Archive for the ‘Uncategorized’ Category

Looking Forward

Thursday, January 28th, 2016

I have been languishing, standing still in one place for months, feeling trapped in the stagnancy of real life, missing my favorite place in the world – and it’s knowledge of constantly possible escape – more than I ever imagined I would, and suffering an almost painful wanderlust. Tonight I booked a flight, and the realization that I have five trips planned in the next four months has me feeling pretty okay. Pretty good mix, too: Three (3!) girls trips, with three very different, very separate, and very awesome groups of ladies. One couples’ trip. One family vacation with a bunch of other families. One flight. Four (4!) road trips. Mountain, beach, desert.
Looking forward is the best.

(Cross-posted on Facebook. I wrote out the post, and then realized I would want this on the blog. It happens that way sometimes.)

Vengeance is in My Heart

Wednesday, January 27th, 2016

Vengeance is in my heart, death in my hand, Blood and revenge are hammering in my head.


I drive morning carpool about once a week. I take the girl, two of her friends, their older brother, and one other boy. Both the boys are former schoolmates of my boy’s. Five kids at 7am. They never shut up, but can be entertaining.
This morning, I end up in the wrong lane. I put my blinker on and implore other drivers to let me in. One by one, they pass me by, seemingly not noticing my sad eyes and my insistent blinker. Finally, a guy about my age in a white truck looks right at me. “Yes!” I think. Nope. He totally drives right on by, smiling like The Cheshire Cat at me the whole way.

I was spitting nails.

If I don’t have other people’s kids in my car, this usually means a muttered string of profanities. (Okay, there was that one time where Rollie and the Commune Twins learned the phrase “You fucking dick,” and at high volume, but it was a Saturday Reading Bowl situation and all bets are off when I’m on my first coffee in a Saturday school day obligation scenario.)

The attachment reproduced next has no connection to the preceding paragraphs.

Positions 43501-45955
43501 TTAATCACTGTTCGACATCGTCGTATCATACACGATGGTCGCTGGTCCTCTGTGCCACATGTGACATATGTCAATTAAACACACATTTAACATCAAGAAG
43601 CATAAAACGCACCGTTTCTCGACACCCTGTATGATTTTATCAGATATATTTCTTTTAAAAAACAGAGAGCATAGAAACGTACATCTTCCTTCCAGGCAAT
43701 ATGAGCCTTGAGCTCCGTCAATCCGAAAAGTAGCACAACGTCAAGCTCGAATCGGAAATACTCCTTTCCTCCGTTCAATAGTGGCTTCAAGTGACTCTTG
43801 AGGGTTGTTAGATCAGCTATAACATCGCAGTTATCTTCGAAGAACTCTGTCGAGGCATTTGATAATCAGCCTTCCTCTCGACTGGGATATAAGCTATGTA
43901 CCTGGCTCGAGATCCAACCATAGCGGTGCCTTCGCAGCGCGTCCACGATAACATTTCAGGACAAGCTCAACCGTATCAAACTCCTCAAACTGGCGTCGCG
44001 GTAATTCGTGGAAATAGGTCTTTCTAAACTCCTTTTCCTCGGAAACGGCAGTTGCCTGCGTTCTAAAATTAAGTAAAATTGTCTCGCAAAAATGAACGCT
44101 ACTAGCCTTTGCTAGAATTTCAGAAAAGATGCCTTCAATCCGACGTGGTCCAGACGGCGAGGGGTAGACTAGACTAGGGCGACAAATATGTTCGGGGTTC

This morning’s Fucking Dick, however, earned only a grudging “Jerk.” The kids all agreed. “Yeah, that guy was being a jerk.” Luckily, the next guy let us in, and I pulled in behind the offending white truck, completely giving him the finger in my mind, which is just not as satisfying as the real thing.

Then this exchange:

A, one of the 6th grade boys, says, “You should just rear end him.”

“Believe me, I kind of want to,” I say, “but violence is rarely the answer.”

M., one of Tiller’s Other Twins (she collects twins) says, “A. Loves violence,” in a voice that sounds like she’s saying he loves K-I-S-S-I-N-G girls.

I look back at A. in the rear view mirror. He’s gazing out the window in silence, then responds with a chilling calm, “I don’t love violence; I love revenge.”

Note to self: Don’t cross that kid. Ever.

And So We’re Told This is the Golden Age

Friday, January 1st, 2016

I often have grand ideas about end of year posts, New Year’s posts, the marking of the passage of time, and what it all means. This isn’t one of those posts.

I stayed up until 3 am with friends. I slept late in a bed fit for a queen. I awakened to coffee and bacon, and no hangover. I visited my sister and drank a cup of coffee with our families and dogs. I talked and laughed at a bar and drank a pitcher of beer with my best friend (spoiler: also my sister) while waiting on takeout barbecue, black-eyed peas, and collard greens. It was okay that this year I didn’t make them myself. I met my first stranger of the year, a sculptor named Nate who goes by Hugh, and I hit the jackpot and brought home a brown paper sack full of beer bottle caps for my son’s bottle cap collection.

I stuffed myself on beer, bbq, prosperity, and good luck while watching a movie with most of my favorite people. I am terrible about seeing movies in the theater. I always find other things to do, or to spend my money on. Even when they are on Netflix, it takes a while to get around to seeing them. So, for instance, I saw Grand Budapest Hotel in the theater, but had not gotten around to watching Moonrise Kingdom. Honestly, Lisa, Todd, and I were going to watch Love and Mercy (I was going to invite Kristin to come over and bring Danny Noonan the puppy!), but the sound was messed up, so we settled for Moonrise Kingdom.